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4G/3G/WiFi

4G: Marketing the iPhone & Other Matters

8:25 PM -- You might have noticed that most of the major U.S. operators -- and a regional player, too -- have all recently added new towns and cities to their 4G Long Term Evolution (LTE) deployments or plans.

Sprint Corp. (NYSE: S) said Monday that it will be in more than 100 cities with LTE in the coming months. AT&T Inc. (NYSE: T) now has LTE in 60 cities and promises 100 by year's end.

Verizon Wireless now blankets 75 percent of the U.S. with LTE. It plans to be in 400 markets by year's end.

Even regional operator C Spire debuted its LTE network in Mississippi on Sunday. McComb, Brookhaven, Meridian and Greenville, all in Mississippi, are the first of 31 markets that are receiving C Spire’s LTE services between now and the end of October. (See C Spire Picks AlcaLu for LTE Deployment and C Spire Beats T-Mobile to the iPhone 4S.)

Now, you could look at this as a big carrier push ahead of the rumored unveiling of the Apple Inc. (Nasdaq: AAPL) iPhone 5 this Wednesday. The device is expected to support LTE this time, a first for an Apple smartphone, which could affect the operators' LTE marketing and strategy.

Certainly, a true 4G iPhone will be a big motivating factor for operators to update their networks. Some users will certainly be looking to browse Facebook or upload videos faster in as many areas as possible, and they could base their buying decision purely on that factor.

If that's the case then, right now, Verizon wins hands down. It has hundreds more towns and cities covered than any of its competitors at the moment. So why would other carriers even bother?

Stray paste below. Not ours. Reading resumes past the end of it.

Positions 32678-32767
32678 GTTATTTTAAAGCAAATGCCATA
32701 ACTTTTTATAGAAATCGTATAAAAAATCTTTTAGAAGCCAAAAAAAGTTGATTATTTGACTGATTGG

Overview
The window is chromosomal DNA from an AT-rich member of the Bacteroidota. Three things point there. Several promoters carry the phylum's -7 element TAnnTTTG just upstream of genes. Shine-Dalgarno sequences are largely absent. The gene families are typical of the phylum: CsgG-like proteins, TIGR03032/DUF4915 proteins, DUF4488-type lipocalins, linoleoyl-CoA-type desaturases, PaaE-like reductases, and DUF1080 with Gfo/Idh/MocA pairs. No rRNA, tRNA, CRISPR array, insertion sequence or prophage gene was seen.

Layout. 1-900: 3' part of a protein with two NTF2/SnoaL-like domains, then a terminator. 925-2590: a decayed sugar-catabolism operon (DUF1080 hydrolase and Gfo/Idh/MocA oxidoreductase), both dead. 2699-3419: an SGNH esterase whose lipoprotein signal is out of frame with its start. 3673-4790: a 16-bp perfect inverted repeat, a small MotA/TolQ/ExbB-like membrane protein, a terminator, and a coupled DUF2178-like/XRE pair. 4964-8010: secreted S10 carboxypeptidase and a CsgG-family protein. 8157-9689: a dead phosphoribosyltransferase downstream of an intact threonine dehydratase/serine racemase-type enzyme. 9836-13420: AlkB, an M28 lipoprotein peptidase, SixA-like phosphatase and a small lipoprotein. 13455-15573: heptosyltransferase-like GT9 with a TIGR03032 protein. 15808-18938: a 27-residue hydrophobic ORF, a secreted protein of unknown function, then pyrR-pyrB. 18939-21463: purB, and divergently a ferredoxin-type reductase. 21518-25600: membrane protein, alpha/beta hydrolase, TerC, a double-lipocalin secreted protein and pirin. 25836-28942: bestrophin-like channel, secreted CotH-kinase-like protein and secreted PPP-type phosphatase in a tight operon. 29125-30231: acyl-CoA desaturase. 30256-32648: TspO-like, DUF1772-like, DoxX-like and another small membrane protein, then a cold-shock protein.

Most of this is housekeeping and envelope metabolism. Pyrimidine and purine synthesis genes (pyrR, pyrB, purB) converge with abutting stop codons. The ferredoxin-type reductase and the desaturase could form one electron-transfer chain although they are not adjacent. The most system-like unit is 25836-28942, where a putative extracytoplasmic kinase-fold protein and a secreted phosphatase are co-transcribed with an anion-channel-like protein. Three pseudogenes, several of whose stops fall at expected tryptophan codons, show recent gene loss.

Well, consider the comment made by Sprint CFO Joe Euteneuer back in March when he was asked at a Barclays conference if the operator would be at a disadvantage if Apple launched an LTE iPhone this year. (See Sprint, the LTE iPhone & 4G Plans.) "When you think about our LTE, we're talking about being at 100 [million] to 120 million PoPs by year-end, which are all the major metropolitan markets," Euteneuer said. "If you make the assumption that they launch a device at a similar time that they did last year, you're basically done with the major markets."

There you see the AT&T and Sprint strategy laid bare. Reassure your customers -- and potential customers -- that they will be able to get 4G LTE service in their cities and other major metro areas.

Sprint will also, no doubt, focus on the fact that it is the only carrier to offer unlimited data for the iPhone, while AT&T will stress that it has a faster 3G network -- marketed as 4G -- for customers to fall back on when they are out of the range of LTE. (See What We Mean When We Say '4G'

One problem for Sprint, though, is that it doesn't seem to have many Californian cities ready for LTE launch. I saw Los Angeles on its list but no Oakland, San Francisco or San Diego. New Jersey is also not represented, according to a reader. Seems like a couple of major urban coverage gaps there.

Meanwhile, Verizon has 75 percent of the country covered and is pushing into rural areas, too. As we've mentioned before, this strategy makes sense from Verizon's standpoint, because they get to downplay expensive DSL service in favor of LTE with services like Home Fusion. (See Will Verizon Abandon DSL for Mobile Broadband? and Verizon Downplays DSL in FiOS Markets .) That has to be Verizon's strategy with the iPhone or any new 4G device really. Play up the fact that it has a much more broad LTE footprint than anyone else and encourage rural cord-cutters -- or people still on dial-up -- to consider LTE as a broadband option.

— Dan Jones, Site Editor, Light Reading Mobile

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